Originally Posted by ebs33
I was told there is better video transmission with a better quality cable, Audioquest (and a couple others I cant remember) was recommended. The 16" 'chocolate' are $280 @ Best Buy. Was told by contractor and best buy HT people that quality of HDMI cable makes a big difference.
I was considering using the more expensive one and maybe get a cheaper one as the backup in case there is some sort of malfunction. Even if the main cable didnt work, using front of wall cable would not be the end of the world, though I would hope that wouldnt happen.
By now I think you've seen unanomous concensus that you don't need $280 HDMI cables and that a conduit would be a better choice than a second cable. Let me explain why.
HDMI is a digital transmission medium. From a cable standpoint, that means 1s and 0s go into one end and 1s and 0s come out the other. If the same 1s and 0s enter the cable and go out the cable, then your cable is doing its job.
In the case of HDMI, the 1s and 0s are encrypted and they are traveling a pretty high speeds (gigabits not megabits per second). So if you get an error, you'll see it on the screen as very obvious items such as a fully blank screen, a screen of a single flat color throughout, sparkles, lines, etc. In other words it won't be subtle things like slightly redder colors or sharpness loss. The colors and sharpness and all those things people used to worry about with cables are not affected in HDMI because the cable is just sending bits. Screw-up the bits and you see big problems not subtle ones.
Now every so often us engineers feel a need to change the world of audio/video. Then the lawyers get involved (such as on HDMI) and a new A/V interface is born. This new A/V interface usually involves new components and new cables. So the ability to add a new cable to your house at a later date might turn out to be very important. Also, I think everyone of us has damaged a cable connector at some time. If you use a conduit, you can slip out the damaged cable and put a new one in. If you just have an HDMI in-wall then it's likely anchored in place and is not removable and HDMI connectors are not replacable by mortals.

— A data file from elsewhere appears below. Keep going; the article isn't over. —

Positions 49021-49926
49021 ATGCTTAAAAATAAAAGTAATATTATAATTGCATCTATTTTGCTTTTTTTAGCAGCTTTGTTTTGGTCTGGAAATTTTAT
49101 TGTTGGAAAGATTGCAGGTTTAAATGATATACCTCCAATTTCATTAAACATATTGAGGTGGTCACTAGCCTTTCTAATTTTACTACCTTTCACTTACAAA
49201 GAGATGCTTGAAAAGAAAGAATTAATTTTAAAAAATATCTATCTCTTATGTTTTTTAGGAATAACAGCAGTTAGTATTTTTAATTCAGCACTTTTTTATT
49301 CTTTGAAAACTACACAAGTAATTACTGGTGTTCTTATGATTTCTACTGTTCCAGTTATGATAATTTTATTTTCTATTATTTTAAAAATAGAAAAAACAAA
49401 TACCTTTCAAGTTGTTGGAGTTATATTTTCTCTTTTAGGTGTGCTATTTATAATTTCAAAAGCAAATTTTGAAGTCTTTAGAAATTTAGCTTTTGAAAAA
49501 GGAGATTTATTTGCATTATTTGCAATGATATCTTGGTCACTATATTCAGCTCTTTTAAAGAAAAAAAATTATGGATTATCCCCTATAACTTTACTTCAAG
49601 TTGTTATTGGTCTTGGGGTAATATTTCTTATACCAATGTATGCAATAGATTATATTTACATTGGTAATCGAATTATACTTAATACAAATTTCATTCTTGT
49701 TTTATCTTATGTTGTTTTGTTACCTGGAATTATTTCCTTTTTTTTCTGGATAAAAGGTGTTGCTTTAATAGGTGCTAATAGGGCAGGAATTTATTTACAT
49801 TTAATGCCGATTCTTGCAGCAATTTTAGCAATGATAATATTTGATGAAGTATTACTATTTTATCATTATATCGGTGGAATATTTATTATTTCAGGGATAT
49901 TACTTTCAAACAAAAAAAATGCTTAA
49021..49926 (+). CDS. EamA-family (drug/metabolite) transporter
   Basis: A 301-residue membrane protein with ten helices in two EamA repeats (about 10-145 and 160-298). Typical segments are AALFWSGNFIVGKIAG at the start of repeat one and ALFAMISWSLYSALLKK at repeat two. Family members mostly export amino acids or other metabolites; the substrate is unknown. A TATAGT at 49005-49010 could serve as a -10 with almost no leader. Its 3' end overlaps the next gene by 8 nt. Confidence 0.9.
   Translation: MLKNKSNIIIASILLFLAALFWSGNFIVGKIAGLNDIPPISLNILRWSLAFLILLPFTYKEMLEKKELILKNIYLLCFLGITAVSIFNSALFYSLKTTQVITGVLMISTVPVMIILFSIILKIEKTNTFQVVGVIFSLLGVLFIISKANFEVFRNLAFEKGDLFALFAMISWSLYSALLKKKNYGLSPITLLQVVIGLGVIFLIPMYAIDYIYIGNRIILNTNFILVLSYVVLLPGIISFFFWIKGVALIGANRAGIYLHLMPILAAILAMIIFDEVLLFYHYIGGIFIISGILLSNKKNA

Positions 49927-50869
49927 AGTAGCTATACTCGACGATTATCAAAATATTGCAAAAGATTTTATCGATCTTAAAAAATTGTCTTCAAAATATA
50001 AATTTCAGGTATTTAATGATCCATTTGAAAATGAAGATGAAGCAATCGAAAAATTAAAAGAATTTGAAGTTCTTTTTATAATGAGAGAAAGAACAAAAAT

What you need for your in-wall HDMI cable is one that is rated CL2 (that rating allows the cable to be used for in-wall). You'll also want to make sure your HDMI cable is listed as a "High Speed" cable - it must say "High Speed" and you probably should look for the "High Speed" certificate as well.
And, that brings me to my most important point - There are only two types of HDMI cables - High Speed and Standard Speed. There are a number of options with each, but all you have to choose from are two types of cables. More is explained here (HDMI Org owns the HDMI specs, copyrights, first borns, patents, etc).http://www.hdmi.org/learningcenter/faq.aspx#49
Reading the entire FAQ should provide you plenty of HDMI information and a good chance to nap.
So, get a high speed CL2 cable and you might want to make sure it has an Ethernet capability (even though no components yet use that feature). After that, you have everything you need to run in-wall. Then you'll need an out-of-wall HDMI cable for each component-to-receiver connection.
If you pay more than $30 for a 16-foot high speed CL2 HDMI cable, then you're paying way more than you should.
Finally please remember just because those Best Buy guys and gals wear those nifty blue shirts doesn't mean they have a clue what they are talking about or are looking-out for your best interests. There is a tremendous amount of mark-up on cables and the salesmen know this. Next time you're in Best Buy ask them how an HDMI cable works and how a cable could "improve" on the 1s and 0s.
I'd also be concerned about any contractor that wanted that much money for a cable unless that came with installation/warranty included.